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Q: When should I apply pre-emergent weed control?
A: Knowing when to apply pre-emergent herbicide can mean the difference between having a lush, weed-free lawn or a yard riddled with dandelions and other unwanted plants.
Pre-emergent weed killers fit into a particular group of herbicides that don’t kill unwanted plants. Instead, they stop the seeds of unwanted plants from sprouting in the first place. Various pre-emergent products are available for lawns, vegetable gardens, and flower beds. However, applying them too early can keep beneficial seeds from sprouting, and applying them too late won’t do any good. Ahead, learn when to use pre-emergent and when not to.
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Early spring and fall are the most effective times to apply pre-emergent herbicides.
Applying a pre-emergent herbicide will prevent seeds from sprouting, but the most effective times to use it are in the spring and again in the fall.
- Early spring application: By treating lawns and perennial flower beds in early spring, gardeners can drastically reduce the number of annual summer weeds such as crabgrass, foxtail, and sandbur, which germinate in late spring. However, this is not the time to treat the soil in a garden or annual flower bed where beneficial seeds, such as flowers, corn, cucumbers, or squash, will be sown. Pre-emergents don’t keep just unwanted seeds from sprouting—they keep all seeds from germinating, so hold off on using the product in a garden or flower bed until the desired plants sprout and begin to grow.
- Fall application: A lawn might appear virtually weed-free going into fall but then weeds suddenly appear. The pre-emergent applied in spring is no longer protecting the yard by this time, and a few invasive weed seed varieties, such as henbit and chickweed, are lying in wait for cooler temps before sprouting. After sprouting, these hardy weeds will remain small, perhaps even unnoticeable, throughout the winter. Still, next year, they’ll revive in spring and grow with a vengeance. By then, it’s too late to use a pre-emergent—a post-emergent herbicide is necessary at that point.
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Apply spring pre-emergent when the soil temperature is around 55 degrees or above.
Rather than setting a specific date for applying a pre-emergent, a good rule of thumb is to use pre-emergent when spring soil temperatures are around 55 degrees for at least 48 hours. Directions don’t always apply, because the climate varies from region to region. In southern USDA growing zones, such as Louisiana, this means around the first of March, while the temps will be more conducive to applying a pre-emergent in North Dakota when June arrives.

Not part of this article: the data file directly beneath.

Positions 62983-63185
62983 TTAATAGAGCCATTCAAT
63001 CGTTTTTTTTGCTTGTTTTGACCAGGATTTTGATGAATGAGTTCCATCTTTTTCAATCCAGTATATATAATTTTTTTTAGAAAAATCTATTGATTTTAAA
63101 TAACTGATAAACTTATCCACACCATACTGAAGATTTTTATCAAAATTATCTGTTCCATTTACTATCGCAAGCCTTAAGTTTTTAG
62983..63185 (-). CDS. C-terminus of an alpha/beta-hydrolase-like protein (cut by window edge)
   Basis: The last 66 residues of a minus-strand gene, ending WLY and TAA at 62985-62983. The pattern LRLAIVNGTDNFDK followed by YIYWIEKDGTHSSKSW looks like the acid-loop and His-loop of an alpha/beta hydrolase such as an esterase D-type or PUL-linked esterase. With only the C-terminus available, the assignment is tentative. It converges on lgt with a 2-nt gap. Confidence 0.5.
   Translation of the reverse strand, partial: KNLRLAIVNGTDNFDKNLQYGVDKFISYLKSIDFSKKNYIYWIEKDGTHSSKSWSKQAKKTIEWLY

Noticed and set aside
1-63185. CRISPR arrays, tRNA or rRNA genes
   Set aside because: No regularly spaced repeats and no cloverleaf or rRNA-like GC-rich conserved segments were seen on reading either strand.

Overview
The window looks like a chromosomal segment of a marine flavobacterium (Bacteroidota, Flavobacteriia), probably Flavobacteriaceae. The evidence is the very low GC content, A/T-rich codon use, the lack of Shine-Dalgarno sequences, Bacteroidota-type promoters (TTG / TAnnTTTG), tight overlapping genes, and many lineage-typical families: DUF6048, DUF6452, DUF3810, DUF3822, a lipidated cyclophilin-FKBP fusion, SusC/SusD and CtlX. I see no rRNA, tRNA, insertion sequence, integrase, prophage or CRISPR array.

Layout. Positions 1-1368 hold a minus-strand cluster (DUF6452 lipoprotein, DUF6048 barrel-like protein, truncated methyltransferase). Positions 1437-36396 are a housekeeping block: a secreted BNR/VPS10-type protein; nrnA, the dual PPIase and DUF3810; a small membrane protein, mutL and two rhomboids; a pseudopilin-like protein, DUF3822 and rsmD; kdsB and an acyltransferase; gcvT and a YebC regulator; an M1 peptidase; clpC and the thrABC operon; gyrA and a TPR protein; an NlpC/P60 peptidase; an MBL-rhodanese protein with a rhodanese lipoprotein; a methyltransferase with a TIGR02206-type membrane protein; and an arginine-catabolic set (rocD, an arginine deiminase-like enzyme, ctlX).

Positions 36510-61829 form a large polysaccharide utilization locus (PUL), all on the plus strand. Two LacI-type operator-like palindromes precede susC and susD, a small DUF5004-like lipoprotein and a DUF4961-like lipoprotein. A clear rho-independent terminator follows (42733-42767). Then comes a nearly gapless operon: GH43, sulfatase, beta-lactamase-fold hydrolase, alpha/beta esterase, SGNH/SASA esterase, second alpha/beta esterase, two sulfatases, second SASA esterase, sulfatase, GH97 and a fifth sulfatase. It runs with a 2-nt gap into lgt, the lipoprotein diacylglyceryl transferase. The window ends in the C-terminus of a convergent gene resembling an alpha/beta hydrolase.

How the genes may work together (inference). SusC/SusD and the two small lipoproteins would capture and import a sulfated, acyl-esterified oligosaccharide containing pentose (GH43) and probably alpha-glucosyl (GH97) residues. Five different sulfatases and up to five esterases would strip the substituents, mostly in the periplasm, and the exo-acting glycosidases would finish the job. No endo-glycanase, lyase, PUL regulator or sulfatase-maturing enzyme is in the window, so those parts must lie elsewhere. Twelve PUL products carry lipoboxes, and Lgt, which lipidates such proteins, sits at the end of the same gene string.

In the fall, it’s also a good idea to apply a pre-emergent when the soil temp cools to around 55 degrees. This usually corresponds with daytime temperatures that range from the mid-60s to the mid-70s, indicating the soil is cooling to the temps at which cold weather seeds prepare to sprout.
Granules or liquid formulations are the two primary types of pre-emergent herbicides.
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Both types of pre-emergent herbicides, liquid and granular, work in the same way to keep weed seeds from sprouting, and choosing one is often more about personal preference.
- Liquid: Easy to apply with a pump-type garden sprayer, liquid pre-emergent herbicides are available either in full-strength products or as concentrates that require diluting in water before using.
- Granular: Resembling tiny grains, granular pre-emergent products are applied using a drop spreader, a broadcast spreader, or even by shaking the granules onto the soil with a cup. Using a spreader works best for even coverage on large areas, such as lawns. Still, gardeners might prefer sprinkling the granules around established plants in a vegetable or flower garden using a cup, and then working the granules into the soil’s surface.
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Reseeding a lawn too soon after applying a pre-emergent herbicide may keep the grass seeds from sprouting.
A typical step in keeping a lawn lush involves reseeding in late spring or early summer to add more grass to the turf and create a denser yard. Unfortunately, overseeding while a pre-emergent herbicide is still effective will prevent the grass seeds from sprouting. When overseeding, wait a minimum of 8 weeks after applying a pre-emergent.
If waiting isn’t an option because the grass species, such as fescue, needs cooler temps to sprout, consider skipping the fall application of pre-emergent and overseed the lawn at that time instead. This might result in needing to apply both a pre-emergent in early spring of the following year, followed by a post-emergent lawn herbicide a few weeks later to control both weed seeds and weeds that might have germinated over the winter.
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